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Venezuela’s future depends on the US and Russia

The situation in Venezuela is unpredictable. There is great uncertainty about what will happen in the coming weeks or months. Does President Maduro remain in power or does the opposition leader Guaido take the lead?

By: EBR - Posted: Tuesday, March 19, 2019

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U.S. Vice President Pence delivered a clearly statement to Venezuelan opposition leader Guaido:” We are with you,100 percent. The U.S. will provide an additional $ 56 million aid to Venezuelan citizens and the U.S. Treasury Department would be imposing ‘stronger sanctions’ on the Maduro regime’s corrupt financial networks.”  White House national security adviser Bolton said in an interview recently “I think momentum is on Guaido's side. Reports in the press that the military hasn't shifted, miss the point entirely.
U.S. Vice President Pence delivered a clearly statement to Venezuelan opposition leader Guaido:” We are with you,100 percent. The U.S. will provide an additional $ 56 million aid to Venezuelan citizens and the U.S. Treasury Department would be imposing ‘stronger sanctions’ on the Maduro regime’s corrupt financial networks.” White House national security adviser Bolton said in an interview recently “I think momentum is on Guaido's side. Reports in the press that the military hasn't shifted, miss the point entirely.

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By Hans Izaak Kriek*

The situation in Venezuela is unpredictable. There is great uncertainty about what will happen in the coming weeks or months. Does President Maduro remain in power or does the opposition leader Guaido take the lead?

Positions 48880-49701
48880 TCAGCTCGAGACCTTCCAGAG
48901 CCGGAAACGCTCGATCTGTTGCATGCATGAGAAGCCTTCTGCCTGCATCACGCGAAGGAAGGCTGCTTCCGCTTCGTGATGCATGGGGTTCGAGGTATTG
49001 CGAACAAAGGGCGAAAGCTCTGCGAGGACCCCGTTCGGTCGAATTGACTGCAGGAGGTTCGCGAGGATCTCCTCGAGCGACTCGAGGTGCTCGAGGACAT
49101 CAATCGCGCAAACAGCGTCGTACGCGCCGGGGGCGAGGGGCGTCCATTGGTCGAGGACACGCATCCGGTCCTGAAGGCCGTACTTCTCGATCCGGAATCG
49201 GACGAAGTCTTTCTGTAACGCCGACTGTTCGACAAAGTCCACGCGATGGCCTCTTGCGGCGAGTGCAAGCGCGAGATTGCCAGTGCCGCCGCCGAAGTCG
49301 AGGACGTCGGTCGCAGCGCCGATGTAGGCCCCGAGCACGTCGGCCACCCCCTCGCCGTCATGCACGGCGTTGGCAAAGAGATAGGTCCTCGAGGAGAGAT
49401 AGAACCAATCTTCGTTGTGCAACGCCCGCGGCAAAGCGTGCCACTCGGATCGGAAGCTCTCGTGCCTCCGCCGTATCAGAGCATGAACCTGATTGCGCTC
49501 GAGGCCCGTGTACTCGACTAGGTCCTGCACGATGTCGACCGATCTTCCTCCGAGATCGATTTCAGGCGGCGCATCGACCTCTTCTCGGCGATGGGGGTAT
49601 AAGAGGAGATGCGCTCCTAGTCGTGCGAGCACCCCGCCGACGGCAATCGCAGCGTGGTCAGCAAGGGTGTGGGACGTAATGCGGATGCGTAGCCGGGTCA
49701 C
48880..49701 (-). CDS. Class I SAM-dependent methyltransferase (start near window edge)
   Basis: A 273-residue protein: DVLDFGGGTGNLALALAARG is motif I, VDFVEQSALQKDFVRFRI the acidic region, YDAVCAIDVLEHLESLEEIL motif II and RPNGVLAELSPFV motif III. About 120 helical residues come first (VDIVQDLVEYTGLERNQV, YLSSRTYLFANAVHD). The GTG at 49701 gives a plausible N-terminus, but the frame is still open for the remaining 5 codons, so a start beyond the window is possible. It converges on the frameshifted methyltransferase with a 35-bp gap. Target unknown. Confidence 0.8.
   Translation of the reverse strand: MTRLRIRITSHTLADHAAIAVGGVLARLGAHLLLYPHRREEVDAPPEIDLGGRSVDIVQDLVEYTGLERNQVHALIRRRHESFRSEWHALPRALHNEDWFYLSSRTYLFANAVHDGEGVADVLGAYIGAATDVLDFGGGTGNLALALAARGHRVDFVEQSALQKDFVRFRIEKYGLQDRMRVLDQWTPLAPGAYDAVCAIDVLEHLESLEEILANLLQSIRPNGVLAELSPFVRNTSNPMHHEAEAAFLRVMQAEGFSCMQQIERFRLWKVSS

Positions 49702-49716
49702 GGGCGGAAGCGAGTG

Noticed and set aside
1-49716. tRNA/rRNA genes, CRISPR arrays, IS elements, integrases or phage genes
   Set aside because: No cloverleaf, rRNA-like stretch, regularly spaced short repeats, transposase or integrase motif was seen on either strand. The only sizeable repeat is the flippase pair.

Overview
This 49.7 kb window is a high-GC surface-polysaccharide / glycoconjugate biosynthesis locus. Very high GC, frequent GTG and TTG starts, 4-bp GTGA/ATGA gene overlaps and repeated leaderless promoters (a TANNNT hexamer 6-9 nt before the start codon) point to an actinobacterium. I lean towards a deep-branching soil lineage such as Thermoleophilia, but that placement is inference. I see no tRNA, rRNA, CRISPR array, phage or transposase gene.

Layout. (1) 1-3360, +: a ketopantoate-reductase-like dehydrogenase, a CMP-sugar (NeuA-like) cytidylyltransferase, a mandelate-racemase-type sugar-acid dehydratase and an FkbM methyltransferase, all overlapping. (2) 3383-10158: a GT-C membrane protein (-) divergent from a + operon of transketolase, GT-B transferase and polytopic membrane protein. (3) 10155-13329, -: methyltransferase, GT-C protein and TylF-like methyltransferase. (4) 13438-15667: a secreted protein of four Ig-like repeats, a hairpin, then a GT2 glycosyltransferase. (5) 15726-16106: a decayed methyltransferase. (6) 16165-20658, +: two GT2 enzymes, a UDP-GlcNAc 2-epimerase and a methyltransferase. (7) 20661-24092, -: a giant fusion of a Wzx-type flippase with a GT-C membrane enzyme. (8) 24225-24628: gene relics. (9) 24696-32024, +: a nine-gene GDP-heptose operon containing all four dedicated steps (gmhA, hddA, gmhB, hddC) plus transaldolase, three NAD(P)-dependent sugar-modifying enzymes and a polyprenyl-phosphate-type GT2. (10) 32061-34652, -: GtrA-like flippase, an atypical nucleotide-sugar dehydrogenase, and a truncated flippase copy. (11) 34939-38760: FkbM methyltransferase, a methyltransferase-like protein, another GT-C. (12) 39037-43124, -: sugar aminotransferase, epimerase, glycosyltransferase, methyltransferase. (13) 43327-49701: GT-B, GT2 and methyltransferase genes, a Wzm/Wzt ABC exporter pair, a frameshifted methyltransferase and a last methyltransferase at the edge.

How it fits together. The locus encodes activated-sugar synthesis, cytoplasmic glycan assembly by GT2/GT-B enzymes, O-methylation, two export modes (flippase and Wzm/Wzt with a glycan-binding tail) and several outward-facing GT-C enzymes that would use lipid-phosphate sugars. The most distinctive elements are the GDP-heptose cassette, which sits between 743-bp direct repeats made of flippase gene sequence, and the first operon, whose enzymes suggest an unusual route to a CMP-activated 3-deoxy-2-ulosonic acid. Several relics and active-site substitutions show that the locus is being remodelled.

Two world powers are involved in Venezuela’s future, Russia and the US. Russia has major interests in the country, oil and weapons. 

Maduro accuses U.S. government of provoking a crisis to justify political escalation and a military intervention in Venezuela. In the mean time, there are big problems in his country, there’s hardly electric power and there is less food. It’s chaos in the country. 

What is the vision of  US?

U.S. Vice President Pence delivered a clearly statement to Venezuelan opposition leader Guaido:” We are with you,100 percent. The U.S. will provide an additional $ 56 million aid to Venezuelan citizens and the U.S. Treasury Department would be imposing ‘stronger sanctions’ on the Maduro regime’s corrupt financial networks.”

White House national security adviser Bolton said in an interview recently “I think momentum is on Guaido's side. Reports in the press that the military hasn't shifted, miss the point entirely. 

They have not sought to arrest Guaido, I think the reason for that is that Maduro fears if he gave that order, it would not be obeyed."  “The U.S., along with 50 other countries, have backed Venezuela’s self-declared interim president Guaido, who’s leading the opposition movement”, said Bolton. 

"The fact is, and the media don’t know it because people don’t talk about this, there are countless conversations going on between members of the National Assembly and members of the military in Venezuela; talking about what might come, how they might move to support the opposition. 

They’re not going to broadcast that." Bolton also mentioned that President Trump has made it clear to President Maduro and those around him, 'all options are on the table’. 

Is it certain that President Maduro power is coming to an end? Bolton, the National Security adviser of President Trump thinks that he’s not certain of everything. "I think the overwhelming support of the population and the overwhelming support of the enlisted personnel in the military and the junior officers is for Guaido. We’ll see what happens."

Maduro gave recently an interview to ABC News. He said that he fears the people around Trump, including Bolton, who he called ‘an extremist and expert of the Cold War’. "I think these people surrounding President Trump and advising him on Venezuelan policies are bad. And I think that at one point, President Trump must say: stop, stop, we have to see what happens with Venezuela” and change his policy."